All I really need to know about teaching I learned from teaching without a light switch

My first experience teaching English was in Burkina Faso – at that time one of the ten poorest countries in the world.  My only resources were a box of chalk, a chalkboard, and a florescent light bulb.  The light bulb turned on (most days) by maneuvering two wires sticking out of the wall precariously to make them spark.  My ride to school on the unpaved roads of Ouagadougou involved dodging livestock, steering around deep ruts in the road, and waving at the bright smiles of barefoot children seeing a nasara for the first time in their lives.  Many of the fundamental tools I still use in teaching, I learned in that sparse classroom.

  1. Students who want to learn can accomplish unlimited things. I had one student ride his bike two hours one way to come to my English class because he wanted to practice speaking with a native speaker to improve his English before he went to seminary in English.
  2. There are always resources we can’t afford.  Using what is available goes a long way. While we didn’t even have textbooks, we used songs, quotes, and the chalkboard.  We did groupwork, individual work, and pairwork.  We wrote on the chalkboard, used photocopies, and memorized poems.
  3. Students are first individuals, students second. Until teachers know what affects students’ realities outside of the classroom, they are limited in their knowledge of how to help them learn inside the classroom.
  4. What happens inside my classroom is not the only factor that affects students’ attitudes. The developing world makes it very easy to remember that humans do not completely control what happens around them, and that this sometimes spills over into the classroom.  The donkeys braying outside my classroom every afternoon made this quite clear. On rainy days, my students didn’t come to class because the unpaved roads turned to mud and made travel challenging.
  5. Sometimes the bigger systems keep the little systems from working right. Hungry children do not focus as well as fed children.  Access to money means access to education means access to freedom of choice.  Corrupt governments oppress the poor and enable the wealthy.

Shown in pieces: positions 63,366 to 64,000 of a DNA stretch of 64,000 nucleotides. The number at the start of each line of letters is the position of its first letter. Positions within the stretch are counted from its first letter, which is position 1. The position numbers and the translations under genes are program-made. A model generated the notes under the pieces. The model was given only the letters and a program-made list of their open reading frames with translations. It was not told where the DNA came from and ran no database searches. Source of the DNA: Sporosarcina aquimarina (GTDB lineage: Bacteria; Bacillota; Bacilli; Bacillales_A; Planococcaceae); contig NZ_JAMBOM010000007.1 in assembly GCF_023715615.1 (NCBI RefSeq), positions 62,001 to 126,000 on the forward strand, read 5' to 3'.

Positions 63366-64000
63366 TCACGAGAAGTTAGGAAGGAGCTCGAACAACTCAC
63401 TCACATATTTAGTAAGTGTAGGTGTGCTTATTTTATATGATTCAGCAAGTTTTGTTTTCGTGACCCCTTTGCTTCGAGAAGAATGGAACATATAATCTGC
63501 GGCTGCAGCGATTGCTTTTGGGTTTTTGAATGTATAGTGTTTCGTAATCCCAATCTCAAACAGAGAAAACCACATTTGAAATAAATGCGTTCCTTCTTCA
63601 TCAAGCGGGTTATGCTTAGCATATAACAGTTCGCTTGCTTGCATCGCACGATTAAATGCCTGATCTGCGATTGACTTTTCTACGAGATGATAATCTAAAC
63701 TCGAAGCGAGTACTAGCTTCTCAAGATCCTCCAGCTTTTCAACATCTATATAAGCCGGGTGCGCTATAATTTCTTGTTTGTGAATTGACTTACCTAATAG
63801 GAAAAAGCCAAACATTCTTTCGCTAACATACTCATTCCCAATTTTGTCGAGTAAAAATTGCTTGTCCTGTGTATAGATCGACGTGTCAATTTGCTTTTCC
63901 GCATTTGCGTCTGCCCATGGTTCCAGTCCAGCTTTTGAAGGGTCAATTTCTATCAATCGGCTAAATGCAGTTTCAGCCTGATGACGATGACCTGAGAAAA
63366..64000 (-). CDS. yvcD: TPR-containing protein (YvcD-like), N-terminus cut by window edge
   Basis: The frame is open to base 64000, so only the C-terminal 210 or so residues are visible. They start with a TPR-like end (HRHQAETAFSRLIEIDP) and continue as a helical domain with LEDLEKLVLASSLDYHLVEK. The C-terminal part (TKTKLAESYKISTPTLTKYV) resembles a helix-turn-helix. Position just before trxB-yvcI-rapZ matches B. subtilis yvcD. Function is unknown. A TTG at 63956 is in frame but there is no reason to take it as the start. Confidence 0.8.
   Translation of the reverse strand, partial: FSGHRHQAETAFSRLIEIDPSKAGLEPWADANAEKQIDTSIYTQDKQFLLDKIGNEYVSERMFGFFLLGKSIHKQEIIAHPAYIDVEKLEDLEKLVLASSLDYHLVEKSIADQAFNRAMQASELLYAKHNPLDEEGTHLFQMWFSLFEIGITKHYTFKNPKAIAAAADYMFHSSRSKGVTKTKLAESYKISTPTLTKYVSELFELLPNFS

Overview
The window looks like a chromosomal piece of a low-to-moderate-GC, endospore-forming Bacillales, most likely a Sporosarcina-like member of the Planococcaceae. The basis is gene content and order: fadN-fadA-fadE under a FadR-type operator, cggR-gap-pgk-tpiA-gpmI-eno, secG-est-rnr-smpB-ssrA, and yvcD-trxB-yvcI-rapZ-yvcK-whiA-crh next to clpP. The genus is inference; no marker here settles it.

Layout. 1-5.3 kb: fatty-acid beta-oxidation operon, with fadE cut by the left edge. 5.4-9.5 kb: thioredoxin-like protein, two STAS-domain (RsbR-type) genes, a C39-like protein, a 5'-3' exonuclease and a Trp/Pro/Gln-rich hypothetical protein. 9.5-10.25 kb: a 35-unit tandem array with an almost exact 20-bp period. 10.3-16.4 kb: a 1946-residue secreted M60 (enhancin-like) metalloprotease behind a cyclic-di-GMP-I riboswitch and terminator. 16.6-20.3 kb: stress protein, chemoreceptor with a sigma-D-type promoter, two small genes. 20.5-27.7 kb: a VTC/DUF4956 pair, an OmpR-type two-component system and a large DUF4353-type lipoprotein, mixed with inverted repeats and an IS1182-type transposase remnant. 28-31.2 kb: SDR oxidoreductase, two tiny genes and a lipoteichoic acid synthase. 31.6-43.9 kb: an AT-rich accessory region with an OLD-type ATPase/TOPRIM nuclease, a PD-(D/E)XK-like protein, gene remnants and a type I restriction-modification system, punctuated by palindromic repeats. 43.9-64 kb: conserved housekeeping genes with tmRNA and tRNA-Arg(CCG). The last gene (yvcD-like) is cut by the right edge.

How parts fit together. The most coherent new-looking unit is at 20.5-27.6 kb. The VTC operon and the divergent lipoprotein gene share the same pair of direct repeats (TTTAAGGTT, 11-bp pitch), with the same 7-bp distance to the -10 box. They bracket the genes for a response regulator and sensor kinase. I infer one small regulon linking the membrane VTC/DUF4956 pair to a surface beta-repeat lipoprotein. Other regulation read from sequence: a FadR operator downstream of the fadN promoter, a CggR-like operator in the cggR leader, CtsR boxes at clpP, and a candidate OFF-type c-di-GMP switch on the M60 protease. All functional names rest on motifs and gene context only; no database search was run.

6. Being a teacher holds inherent power, whether we recognize it or not. In Burkina Faso, I represented America – as much as I hated to admit – and the power that came with it.  Regardless of where my classroom has been, the position of teacher has given me a platform which affects others.  How it affects them is left to whether I handle my power with humble servanthood or proud dictatorship.
  7. A smile goes a long way. Even without the ability to communicate with language, smiles speak a message of their own.

This isn’t to say that resources are bad – they are, in fact, very helpful.  It’s just that sometimes the most potent realities of teaching don’t have anything to do with resources for teaching is an act that occurs between two human beings, not two computers or two pieces of paper or two textbooks.


2 thoughts on “All I really need to know about teaching I learned from teaching without a light switch

  1. These tips are a very helpful reminder to every teacher throughout the world. I agree with you that teaching means interacting with others with whatever resources are available. I recently taught a class without access to a chalkboard. It was a very interesting experience!

    Thank you for sharing your story about your first teaching experience. I found it very inspirational.

  2. Great post! My first teaching experience was in a similar situation. I taught English to Spanish speakers in Iquitos, Peru where I had a whiteboard, a few markers, and a classroom that doubled as a chicken coop. Iquitos is in the Amazon, and every time it rained (which was often) the dirt floors of my classroom would flood and become muddy and unmanageable. Despite the lack of resources, my class was always overflowing with students. I had more children than places to seat them, and their parents would often look on from the windows, excited to be learning along with their kids. Resources are important, and could have greatly helped me improve my classroom, however a teacher’s ability to improvise and have faith in their students is an important indicator of success. My students came from extremely poor backgrounds which sometimes affected their ability to attend class due to economic needs, however they were all excited to be there and tried very hard to succeed. We became great friends during my time there, and I hope that the knowledge I transmitted to them will help them achieve a better future. Iquitos is a tourist city, where speaking English can greatly contribute to economic success and a career in tourism. Education is an incredible tool that can lead to opportunities to greatly improve an individual’s quality of life. As teachers we have a great responsibility to serve our students to the best of our ability and advocate for them because their time with us could be the key to a better life.

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